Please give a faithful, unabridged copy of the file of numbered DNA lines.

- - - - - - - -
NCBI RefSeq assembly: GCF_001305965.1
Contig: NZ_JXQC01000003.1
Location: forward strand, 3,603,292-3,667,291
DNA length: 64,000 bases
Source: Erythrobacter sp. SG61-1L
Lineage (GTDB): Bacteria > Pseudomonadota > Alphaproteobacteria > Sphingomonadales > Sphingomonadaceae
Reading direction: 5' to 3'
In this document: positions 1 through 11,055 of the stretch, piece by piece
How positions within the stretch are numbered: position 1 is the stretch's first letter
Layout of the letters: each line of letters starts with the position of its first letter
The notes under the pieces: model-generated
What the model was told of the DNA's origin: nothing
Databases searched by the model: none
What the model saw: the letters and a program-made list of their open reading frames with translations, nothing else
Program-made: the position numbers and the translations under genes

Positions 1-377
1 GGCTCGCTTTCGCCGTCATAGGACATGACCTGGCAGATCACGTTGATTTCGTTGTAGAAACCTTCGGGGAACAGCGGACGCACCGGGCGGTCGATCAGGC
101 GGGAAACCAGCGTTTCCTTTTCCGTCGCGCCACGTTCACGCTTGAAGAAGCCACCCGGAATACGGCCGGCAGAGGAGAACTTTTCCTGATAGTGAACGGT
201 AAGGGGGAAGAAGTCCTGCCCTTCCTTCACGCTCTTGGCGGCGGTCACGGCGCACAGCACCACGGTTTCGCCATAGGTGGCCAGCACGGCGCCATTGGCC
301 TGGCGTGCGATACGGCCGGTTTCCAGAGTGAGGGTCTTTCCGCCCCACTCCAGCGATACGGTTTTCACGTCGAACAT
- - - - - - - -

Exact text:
NCBI RefSeq assembly: GCF_001305965.1
Contig: NZ_JXQC01000003.1
Location: forward strand, 3,603,292-3,667,291
DNA length: 64,000 bases
Source: Erythrobacter sp. SG61-1L
Lineage (GTDB): Bacteria > Pseudomonadota > Alphaproteobacteria > Sphingomonadales > Sphingomonadaceae
Reading direction: 5' to 3'
In this document: positions 1 through 11,055 of the stretch, piece by piece
How positions within the stretch are numbered: position 1 is the stretch's first letter
Layout of the letters: each line of letters starts with the position of its first letter
The notes under the pieces: model-generated
What the model was told of the DNA's origin: nothing
Databases searched by the model: none
What the model saw: the letters and a program-made list of their open reading frames with translations, nothing else
Program-made: the position numbers and the translations under genes

Positions 1-377
1 GGCTCGCTTTCGCCGTCATAGGACATGACCTGGCAGATCACGTTGATTTCGTTGTAGAAACCTTCGGGGAACAGCGGACGCACCGGGCGGTCGATCAGGC
101 GGGAAACCAGCGTTTCCTTTTCCGTCGCGCCACGTTCACGCTTGAAGAAGCCACCCGGAATACGGCCGGCAGAGGAGAACTTTTCCTGATAGTGAACGGT
201 AAGGGGGAAGAAGTCCTGCCCTTCCTTCACGCTCTTGGCGGCGGTCACGGCGCACAGCACCACGGTTTCGCCATAGGTGGCCAGCACGGCGCCATTGGCC
301 TGGCGTGCGATACGGCCGGTTTCCAGAGTGAGGGTCTTTCCGCCCCACTCCAGCGATACGGTTTTCACGTCGAACAT